My impression is that schools can keep as many contract teachers as they like, but they will have to cough up money for it themselves as the POE will only fund one contract teacher at a time (per subject, I believe). I know of a Catholic Foundation schools that retained both their contract NET and their contract KET, probably because their funding was not primarily from the POE.
Also, there was no special rule about which contract teacher the schools would need to release. I'm fairly sure that that was up to the school's discretion.

Online Renma

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Re: Funding for Native English Teacher in Rural Public Schools?
« Reply #18 on: December 18, 2018, 01:19:34 PM »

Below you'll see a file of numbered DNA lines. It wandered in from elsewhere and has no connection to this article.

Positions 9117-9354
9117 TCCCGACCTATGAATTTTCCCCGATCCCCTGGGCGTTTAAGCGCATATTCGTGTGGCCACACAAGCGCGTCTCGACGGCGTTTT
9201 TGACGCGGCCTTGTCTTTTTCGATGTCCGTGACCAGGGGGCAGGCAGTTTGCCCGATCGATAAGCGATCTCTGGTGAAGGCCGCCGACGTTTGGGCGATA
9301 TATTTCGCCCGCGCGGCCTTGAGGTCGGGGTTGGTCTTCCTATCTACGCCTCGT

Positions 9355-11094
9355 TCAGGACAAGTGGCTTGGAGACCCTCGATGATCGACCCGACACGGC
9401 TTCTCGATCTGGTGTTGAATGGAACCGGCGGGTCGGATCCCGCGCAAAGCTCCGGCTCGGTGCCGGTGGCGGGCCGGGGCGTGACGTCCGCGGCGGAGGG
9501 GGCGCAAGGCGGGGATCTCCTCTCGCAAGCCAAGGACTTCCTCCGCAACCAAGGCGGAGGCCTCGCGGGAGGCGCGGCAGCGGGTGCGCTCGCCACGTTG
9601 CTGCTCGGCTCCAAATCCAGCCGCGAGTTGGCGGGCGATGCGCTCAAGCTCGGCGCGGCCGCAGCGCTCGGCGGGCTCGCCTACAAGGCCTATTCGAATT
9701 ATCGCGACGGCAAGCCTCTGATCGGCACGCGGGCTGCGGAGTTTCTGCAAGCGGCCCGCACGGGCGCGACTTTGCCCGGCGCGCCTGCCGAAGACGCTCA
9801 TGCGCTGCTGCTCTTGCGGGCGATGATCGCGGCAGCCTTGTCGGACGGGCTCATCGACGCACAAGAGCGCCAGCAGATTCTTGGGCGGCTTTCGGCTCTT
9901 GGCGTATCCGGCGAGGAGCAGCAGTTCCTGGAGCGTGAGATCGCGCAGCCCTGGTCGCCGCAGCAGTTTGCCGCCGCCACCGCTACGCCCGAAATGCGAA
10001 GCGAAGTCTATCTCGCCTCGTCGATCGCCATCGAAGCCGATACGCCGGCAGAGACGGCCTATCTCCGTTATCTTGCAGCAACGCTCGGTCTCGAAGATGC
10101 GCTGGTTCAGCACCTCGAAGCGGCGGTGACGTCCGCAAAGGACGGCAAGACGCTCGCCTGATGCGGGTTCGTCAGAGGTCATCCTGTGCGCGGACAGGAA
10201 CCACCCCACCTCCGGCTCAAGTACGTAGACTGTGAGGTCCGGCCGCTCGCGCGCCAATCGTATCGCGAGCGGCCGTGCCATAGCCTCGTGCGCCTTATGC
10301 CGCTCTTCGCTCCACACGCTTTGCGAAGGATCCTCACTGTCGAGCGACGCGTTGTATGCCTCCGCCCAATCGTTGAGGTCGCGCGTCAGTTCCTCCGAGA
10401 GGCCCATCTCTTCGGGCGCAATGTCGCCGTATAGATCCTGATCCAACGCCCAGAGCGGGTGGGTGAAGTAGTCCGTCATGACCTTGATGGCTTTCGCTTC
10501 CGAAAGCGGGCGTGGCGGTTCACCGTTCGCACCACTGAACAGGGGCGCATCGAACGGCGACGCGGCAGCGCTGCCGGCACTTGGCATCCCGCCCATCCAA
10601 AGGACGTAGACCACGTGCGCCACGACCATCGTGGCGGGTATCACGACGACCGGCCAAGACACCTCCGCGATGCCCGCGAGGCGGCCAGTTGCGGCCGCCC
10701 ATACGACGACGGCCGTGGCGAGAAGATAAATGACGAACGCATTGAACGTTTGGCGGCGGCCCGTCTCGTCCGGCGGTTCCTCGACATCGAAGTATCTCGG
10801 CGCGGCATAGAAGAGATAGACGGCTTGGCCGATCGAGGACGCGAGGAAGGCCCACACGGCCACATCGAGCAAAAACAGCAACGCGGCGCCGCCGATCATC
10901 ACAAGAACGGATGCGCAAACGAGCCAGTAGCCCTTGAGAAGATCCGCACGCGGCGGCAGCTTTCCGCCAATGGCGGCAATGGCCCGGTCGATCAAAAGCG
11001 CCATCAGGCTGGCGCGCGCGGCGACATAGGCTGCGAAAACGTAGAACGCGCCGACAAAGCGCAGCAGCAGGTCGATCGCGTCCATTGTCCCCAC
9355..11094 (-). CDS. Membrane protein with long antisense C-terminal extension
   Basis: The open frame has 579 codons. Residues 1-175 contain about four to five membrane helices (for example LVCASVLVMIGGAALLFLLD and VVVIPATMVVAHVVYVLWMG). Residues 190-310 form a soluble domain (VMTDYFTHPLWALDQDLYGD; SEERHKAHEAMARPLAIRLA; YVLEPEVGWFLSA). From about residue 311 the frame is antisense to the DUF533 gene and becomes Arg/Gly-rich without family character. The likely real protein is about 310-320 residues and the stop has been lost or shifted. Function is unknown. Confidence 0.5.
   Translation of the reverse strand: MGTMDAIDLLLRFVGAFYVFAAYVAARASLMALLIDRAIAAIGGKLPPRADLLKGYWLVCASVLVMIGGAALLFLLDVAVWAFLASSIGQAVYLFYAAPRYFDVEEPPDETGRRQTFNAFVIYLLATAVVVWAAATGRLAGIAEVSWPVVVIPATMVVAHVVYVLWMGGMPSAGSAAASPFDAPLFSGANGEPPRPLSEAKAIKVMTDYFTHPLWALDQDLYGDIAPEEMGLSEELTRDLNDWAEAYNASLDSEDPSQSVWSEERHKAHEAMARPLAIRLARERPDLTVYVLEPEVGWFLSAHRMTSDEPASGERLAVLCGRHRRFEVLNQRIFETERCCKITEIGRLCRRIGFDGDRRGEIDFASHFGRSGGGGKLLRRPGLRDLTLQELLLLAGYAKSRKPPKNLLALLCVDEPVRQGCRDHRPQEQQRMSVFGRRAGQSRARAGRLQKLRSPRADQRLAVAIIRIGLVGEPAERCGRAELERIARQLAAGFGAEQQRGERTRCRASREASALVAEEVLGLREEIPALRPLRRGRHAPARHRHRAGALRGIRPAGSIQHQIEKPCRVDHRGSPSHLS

Also, there was no special rule about which contract teacher the schools would need to release. I'm fairly sure that that was up to the school's discretion.

At the time, my (contract) coteacher said the KET's got priority/first pick for renewal over NET's. She had decided to move on however, so I was allowed to renew at the same school.

Of course the school could decide to not offer renewal if they didn't like the person in question. IIRC at another school the Korean contract teacher had to re-interview alongside other applicants to keep her position.

Offline hangook77

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Re: Funding for Native English Teacher in Rural Public Schools?
« Reply #19 on: December 19, 2018, 07:49:25 AM »
Where ever I worked, the contract teachers taught the class like any other the same way a regular full time teacher did.  There was no difference in their classes.  Whereas our classes were different in the sense we added games and other activities and of course the kids would speak in English or try to to us because we weren't Korean.  Of course I am speaking from the perspective of middle school.